The United States, China, Japan, any state has political prisoners, and yet none will consider its own a political prisoner. Recently a criminal defendant was acquitted by the Tokyo High Court, and released. Immediately the victim's relatives and lawyer cried foul. There are too many cases in Japan and elsewhere where people are automatically considered guilty just because they were arrested and said to be guilty by the criminal investigation.
Personally, I do not care if Mumia killed the officer in question, or not. That is not the case right now. The issue is that he has been getting selective inhumane treatment by the correctional authorities, and has not been allowed a fair trial as such enumerated in the US Constitution. Lawyering is not about being a high-roller in Wall Street corporate law. Lawyering is about protecting those in need without even thinking about the crap that you will have to deal with in doing so.
Mumia Abu-Jamal continues to give me strength in fighting the ills of society, and he is always in my prayers. Like-minded individuals who were immensely unafraid, to divinely deter the injustices they faced in prison. Mumia deconstructs the entire corruptive constructs rooted in the contradictive, confusing force that is historically known as American Law. Its call "Mumia chronicles numerous stories surrounding the experiences of those who faced incarceration, but narrowly escaped with the power of the pen, and the tongue of one or more like-minded individuals possessing self-invented legal minds.
Its callous vulture-culture continues to clash its claws upon the working poor, and the poor in general. In addition to telling the individual stories of the best and worst jailhouse lawyers defending themselves and their fellow prisoners in the face of official hostility and, in many instances personal danger, and presenting a lively history of jailhouse lawyering in modern America, Abu-Jamal clearly exposes the political and racial bias of the US criminal justice system and explores the role of jailhouse lawyers in the jungle of American law.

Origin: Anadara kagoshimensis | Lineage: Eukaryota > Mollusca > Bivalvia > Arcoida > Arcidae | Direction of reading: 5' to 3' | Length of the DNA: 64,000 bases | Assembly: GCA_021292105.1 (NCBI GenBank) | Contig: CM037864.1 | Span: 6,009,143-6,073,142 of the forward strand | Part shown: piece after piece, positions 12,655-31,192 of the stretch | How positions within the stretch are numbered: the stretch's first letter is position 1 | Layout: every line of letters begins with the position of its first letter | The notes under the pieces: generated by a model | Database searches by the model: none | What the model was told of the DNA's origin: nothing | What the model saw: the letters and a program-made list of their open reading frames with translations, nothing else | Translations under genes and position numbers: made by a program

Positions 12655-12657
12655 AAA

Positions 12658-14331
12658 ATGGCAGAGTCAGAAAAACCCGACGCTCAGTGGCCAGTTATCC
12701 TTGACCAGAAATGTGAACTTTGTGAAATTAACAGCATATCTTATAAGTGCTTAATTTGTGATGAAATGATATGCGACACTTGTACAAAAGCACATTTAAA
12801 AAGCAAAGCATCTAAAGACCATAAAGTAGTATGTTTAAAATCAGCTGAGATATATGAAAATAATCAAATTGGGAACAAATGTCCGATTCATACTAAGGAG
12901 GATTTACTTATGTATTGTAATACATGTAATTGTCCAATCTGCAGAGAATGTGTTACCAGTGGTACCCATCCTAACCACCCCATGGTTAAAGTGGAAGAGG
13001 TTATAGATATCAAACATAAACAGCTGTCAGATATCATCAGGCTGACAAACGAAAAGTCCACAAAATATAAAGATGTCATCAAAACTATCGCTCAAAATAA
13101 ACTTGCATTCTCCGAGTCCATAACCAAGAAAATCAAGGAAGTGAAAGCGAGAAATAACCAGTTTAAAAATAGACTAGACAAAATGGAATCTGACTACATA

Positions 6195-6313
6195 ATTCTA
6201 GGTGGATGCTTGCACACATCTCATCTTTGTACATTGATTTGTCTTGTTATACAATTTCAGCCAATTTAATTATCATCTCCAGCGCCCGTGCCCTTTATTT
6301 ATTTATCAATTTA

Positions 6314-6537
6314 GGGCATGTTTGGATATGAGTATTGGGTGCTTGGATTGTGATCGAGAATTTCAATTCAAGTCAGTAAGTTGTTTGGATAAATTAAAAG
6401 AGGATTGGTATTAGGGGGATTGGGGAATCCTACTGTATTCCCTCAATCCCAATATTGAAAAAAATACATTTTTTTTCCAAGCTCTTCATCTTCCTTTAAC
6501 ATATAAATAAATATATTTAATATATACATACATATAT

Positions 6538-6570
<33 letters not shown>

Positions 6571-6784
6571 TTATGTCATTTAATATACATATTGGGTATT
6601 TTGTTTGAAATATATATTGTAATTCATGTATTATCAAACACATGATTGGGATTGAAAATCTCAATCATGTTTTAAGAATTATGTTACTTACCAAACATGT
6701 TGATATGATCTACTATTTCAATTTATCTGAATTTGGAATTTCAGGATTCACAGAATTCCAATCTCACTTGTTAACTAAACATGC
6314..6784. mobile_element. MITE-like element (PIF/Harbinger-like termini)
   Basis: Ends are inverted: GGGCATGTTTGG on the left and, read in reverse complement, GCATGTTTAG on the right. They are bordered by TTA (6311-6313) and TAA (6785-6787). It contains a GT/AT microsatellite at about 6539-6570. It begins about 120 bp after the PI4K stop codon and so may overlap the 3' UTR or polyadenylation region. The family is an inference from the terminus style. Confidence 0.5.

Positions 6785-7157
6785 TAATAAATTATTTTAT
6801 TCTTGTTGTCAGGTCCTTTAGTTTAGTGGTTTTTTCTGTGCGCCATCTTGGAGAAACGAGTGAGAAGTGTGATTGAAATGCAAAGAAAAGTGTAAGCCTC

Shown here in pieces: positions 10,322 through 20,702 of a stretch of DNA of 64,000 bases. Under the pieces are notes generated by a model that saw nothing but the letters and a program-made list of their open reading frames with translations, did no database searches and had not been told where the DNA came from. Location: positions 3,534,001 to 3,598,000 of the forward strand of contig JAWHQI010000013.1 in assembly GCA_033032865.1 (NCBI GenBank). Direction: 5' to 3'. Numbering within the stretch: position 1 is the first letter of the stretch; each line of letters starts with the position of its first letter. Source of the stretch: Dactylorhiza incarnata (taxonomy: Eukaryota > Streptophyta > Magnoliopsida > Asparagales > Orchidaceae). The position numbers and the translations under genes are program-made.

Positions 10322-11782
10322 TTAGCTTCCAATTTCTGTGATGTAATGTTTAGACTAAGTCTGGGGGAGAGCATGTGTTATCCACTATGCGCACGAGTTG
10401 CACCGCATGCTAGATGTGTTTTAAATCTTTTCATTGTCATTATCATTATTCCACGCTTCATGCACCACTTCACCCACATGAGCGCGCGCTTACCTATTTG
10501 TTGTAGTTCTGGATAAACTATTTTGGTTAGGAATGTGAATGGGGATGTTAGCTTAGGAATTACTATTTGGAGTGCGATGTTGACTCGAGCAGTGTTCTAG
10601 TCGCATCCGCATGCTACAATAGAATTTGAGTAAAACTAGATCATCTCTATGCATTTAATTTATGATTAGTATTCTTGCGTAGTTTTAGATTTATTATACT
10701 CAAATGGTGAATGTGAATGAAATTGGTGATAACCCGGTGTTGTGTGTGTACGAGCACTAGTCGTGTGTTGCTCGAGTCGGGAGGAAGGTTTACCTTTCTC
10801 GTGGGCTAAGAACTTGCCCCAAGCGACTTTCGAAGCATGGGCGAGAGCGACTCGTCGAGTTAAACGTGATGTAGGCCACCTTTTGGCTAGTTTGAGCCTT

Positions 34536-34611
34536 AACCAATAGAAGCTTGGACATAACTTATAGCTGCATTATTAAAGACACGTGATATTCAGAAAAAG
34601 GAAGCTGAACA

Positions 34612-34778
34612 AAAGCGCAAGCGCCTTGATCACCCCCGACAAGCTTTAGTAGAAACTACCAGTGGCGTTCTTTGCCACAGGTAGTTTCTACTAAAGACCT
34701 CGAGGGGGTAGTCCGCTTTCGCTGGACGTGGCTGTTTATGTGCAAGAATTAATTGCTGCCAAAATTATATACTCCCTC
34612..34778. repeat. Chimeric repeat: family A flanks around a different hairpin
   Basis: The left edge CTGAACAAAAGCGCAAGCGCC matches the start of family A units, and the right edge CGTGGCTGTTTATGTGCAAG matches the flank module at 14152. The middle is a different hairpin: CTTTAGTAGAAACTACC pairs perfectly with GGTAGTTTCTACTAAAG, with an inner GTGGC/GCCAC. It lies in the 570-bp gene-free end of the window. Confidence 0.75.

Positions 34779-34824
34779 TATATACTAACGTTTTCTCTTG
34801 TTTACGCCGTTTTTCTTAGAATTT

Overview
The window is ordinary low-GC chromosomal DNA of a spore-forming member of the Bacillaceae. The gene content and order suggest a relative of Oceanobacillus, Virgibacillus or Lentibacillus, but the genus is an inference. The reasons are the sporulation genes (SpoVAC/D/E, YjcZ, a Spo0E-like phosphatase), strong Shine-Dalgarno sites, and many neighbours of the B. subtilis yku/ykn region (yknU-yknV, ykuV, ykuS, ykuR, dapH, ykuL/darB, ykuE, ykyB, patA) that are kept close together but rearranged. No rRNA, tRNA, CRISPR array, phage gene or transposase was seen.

Supreme Court's rejection April 6 of Abu-Jamal's appeal for a new trial, he continues to fight for his freedom. This would not have been possible without the support of millions worldwide.
He reminds the reader of the more than two million Americans behind bars in similar situations to himself, and that those in the free world have a responsibility to those trapped 'in the bowels of the slave ship, in the hidden dank dungeons of America. Indeed, the power of his truth upholds the long-neglected promise of transformation awaiting the domains of justice. Abu-Jamal writes with incisive equanimity while presenting penetratingly disturbing facts, little known in mainstream society.